Already short-listed for the French Gay Book Award 2020!

A new, funny and light adventure by the author of “The Stuffed Coffin”, the French version of which has won the French Gay Murder Mystery Award 2019.

A standalone novel.

Add to Goodreads

Purchase at:  Amazon US | Amazon UK


The young guy hears my quiet steps, or he senses my gaze. He turns around.

Oh, hel-lo, man! My heart does a backwards flip. In my job I meet handsome guys aplenty. But this one is a class of his own. His face could be that of a male model, I kid you not. As if one of those unreal guys had stepped out of the glossy pages of Vogue Homme or GQ. Manly features, sensual mouth. Square chin, Roman nose, neatly trimmed designer stubble. His forehead is bare, his dense hair styled backwards and falling behind his left ear in a natural, lazy wave as if doing it spontaneously.

Alas, my immediate interest isn’t shared. On the contrary, he reacts as if suddenly facing a monster. He should be thankful the rail in his back prevents him from moving too far back and falling into the Nile.

Quite a boost for my self-esteem.

The handsome cretin pulls himself together at the last moment and scans me from head to toe. His cold gaze hovers over my naked chest, and he frowns, his eyebrows bushy but perfectly drawn. I notice that his whole body-language exudes barely concealed distance and aversion.

Despite his hostility, I murmur, “Hi”. Somewhat coolly perhaps, but still. I was raised like that. All right, I add “Asshole!” in my head, because, hello?

The young man answers with a nod. A black lock falls over his eyes, he puts it back in place. He seems to hesitate, then turns his back on me again.

Okay, asshole. Go ahead, continue your moody brooding, I don’t care. I don’t need no mens, even if they’re handsome as fuck.

HALF AN HOUR LATER, THE sun has started its race across the pristine sky for good; the heat has risen as well. The hipster slash asshole is still sulking in his corner when I sit on a shady deckchair. Our meeting was unpleasant, but he and the guy in pink belie my initial prognosis, and that’s a good start. We’re at least three on this boat to contemplate our sixties from below.

With the back of my hand, I wipe off the sweat trickling down my chest and soaking my chest hair. I realize I’m thirsty. There’s a bottle of water in the fridge in my cabin. Let’s go get it. You always need to stay hydrated, as Auntie would say. Granted, she means drinks, as in alcoholic beverages, but that doesn’t make it wrong.

The man in the pink tracksuit has apparently seen enough, too. When I get to the top of the stairs, he’s on the last step.

He’s waiting downstairs, holding the door for me.

“Thank you,” I say.

“It’s beautiful, isn’t it?” he remarks in an affable tone.

I look up in surprise. His beautifully low voice doesn’t match his puny physique and the mousey face. He makes an affected hand movement. “The landscape, I mean. The light.”

Automatically, I think, Oh. Family. “Very beautiful indeed,” I reply. “And ‘splendid things gleam in the dust’…”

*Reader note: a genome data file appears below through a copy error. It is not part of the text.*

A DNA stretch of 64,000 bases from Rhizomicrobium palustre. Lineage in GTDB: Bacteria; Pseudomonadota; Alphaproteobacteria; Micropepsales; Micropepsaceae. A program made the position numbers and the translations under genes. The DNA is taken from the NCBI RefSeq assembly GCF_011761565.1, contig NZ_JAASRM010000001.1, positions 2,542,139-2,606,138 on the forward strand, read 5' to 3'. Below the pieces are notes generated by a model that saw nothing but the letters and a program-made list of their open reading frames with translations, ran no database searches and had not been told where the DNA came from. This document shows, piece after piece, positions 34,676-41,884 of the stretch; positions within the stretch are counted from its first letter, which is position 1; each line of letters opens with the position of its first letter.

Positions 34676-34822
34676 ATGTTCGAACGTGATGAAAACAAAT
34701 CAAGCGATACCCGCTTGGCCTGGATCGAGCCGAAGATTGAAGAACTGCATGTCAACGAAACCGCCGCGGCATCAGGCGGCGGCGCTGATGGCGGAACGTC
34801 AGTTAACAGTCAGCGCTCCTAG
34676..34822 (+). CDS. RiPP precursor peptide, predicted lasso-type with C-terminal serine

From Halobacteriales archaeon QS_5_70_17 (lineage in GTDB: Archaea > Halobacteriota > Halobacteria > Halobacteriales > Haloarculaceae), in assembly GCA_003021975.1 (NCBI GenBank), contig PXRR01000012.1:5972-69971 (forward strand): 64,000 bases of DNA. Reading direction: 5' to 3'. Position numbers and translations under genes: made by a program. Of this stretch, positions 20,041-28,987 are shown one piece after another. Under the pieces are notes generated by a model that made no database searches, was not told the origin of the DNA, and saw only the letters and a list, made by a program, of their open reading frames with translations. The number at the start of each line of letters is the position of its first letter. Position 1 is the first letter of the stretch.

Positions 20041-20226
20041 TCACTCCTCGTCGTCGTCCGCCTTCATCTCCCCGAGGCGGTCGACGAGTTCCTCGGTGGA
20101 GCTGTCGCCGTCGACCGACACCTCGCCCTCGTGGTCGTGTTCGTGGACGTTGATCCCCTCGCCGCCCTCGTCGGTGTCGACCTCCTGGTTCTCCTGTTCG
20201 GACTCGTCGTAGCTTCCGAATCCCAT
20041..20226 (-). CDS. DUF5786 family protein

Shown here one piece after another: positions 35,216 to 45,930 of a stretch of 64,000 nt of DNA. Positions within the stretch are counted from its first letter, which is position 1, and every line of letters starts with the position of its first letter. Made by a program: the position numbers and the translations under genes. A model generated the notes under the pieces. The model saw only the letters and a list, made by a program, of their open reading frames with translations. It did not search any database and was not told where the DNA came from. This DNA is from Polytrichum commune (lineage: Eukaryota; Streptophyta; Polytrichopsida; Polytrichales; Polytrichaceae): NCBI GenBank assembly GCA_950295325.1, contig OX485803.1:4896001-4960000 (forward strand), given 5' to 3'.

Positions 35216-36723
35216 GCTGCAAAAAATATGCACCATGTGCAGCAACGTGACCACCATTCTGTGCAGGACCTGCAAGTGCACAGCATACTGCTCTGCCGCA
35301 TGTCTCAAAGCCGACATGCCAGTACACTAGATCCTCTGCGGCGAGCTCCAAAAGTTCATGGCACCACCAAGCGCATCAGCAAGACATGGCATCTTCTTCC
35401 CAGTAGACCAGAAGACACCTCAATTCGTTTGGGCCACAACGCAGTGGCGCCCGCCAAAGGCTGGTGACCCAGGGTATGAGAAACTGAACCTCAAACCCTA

Recognizing the Flaubert-quote, he laughs good-heartedly.

The swinging door closes behind us. Another door slams softly somewhere down the corridor. In the first cabin, I hear a woman say heatedly, “… I think he got it. He won’t bother you anymore, tweety.”

Tweety! Smirk. I really wouldn’t want to be pet-named tweety.

We pass other cabins; the vague noises of conversations, no more than murmurs, drifting out. I can hear showers running as well. The ship is waking up. A nice smell wafts through the corridor, a woody, leathery perfume for men that strikes me as familiar. The pink, mousey guy in front of me must have sprinkled himself with it.

A few doors before mine, the young man stops. “See you later,” he says.

“See you later,” I reply. When I pass behind him, I get a whiff a his pronounced citrus perfume, very fresh, very pungent. Oh. He’s not the source of the leathery perfume smell…

He turns the key and opens the door. “Mon chéri—are you awake?” he asks. The door closes behind him.

I was right. Mon chéri, not ma chérie. He is family. I’m not the only gay guy on this ship.

I walk to my door while rummaging in my shorts pockets. Let’s see… mobile… pencil… notepad… h-m. Where have I put my keys? Did I take them? Damn—don’t tell me I locked myself out…!

And then—



I JUMP, turn around, gaze down the empty corridor. What was it? Who was it? Where was it? What am I supposed to do?



A bad feeling bubbles up in my guts.

For a longer excerpt, please visit my author page:





aboutBorn in the early 70s, I grew up in a little village in Austria. At the age of 18, I moved to Vienna to get my master’s degree in Political Sciences, French, and Spanish. Today, I’m living in Paris, France, with my boyfriend and work as a graphic designer.

In my spare time, I write, read, cook fancy recipes, take photos, and as often as I can, I travel (Italy, Portugal, Morocco, Egypt, the UK, and many more places). My literary tastes are eclectic, ranging from fantasy, murder mysteries, gay romances to dystopian novels, but I won’t say no to poetry or a history book either. I’m more a hoodie/jeans/sneakers kind of guy than a suit-and-tie chap.

So far, I’ve published two short-story collections as well as four poetry collections. My first murder mystery novel “The Stuffed Coffin” featuring Damien Drechsler and the dashing Greek student Nikos has been released on January 6, 2019 and is also available in German and French. The French version has won the prestigious French Gay Murder Mystery Award 2019 (Prix du roman policier – Prix du roman gay 2019). You can also find me on Rainbow Book Reviews, where I write book reviews under the pseudonym of ParisDude (for French reviews, have a look at my review site

Find Dieter:  Blog/Website | Facebook | Travel Site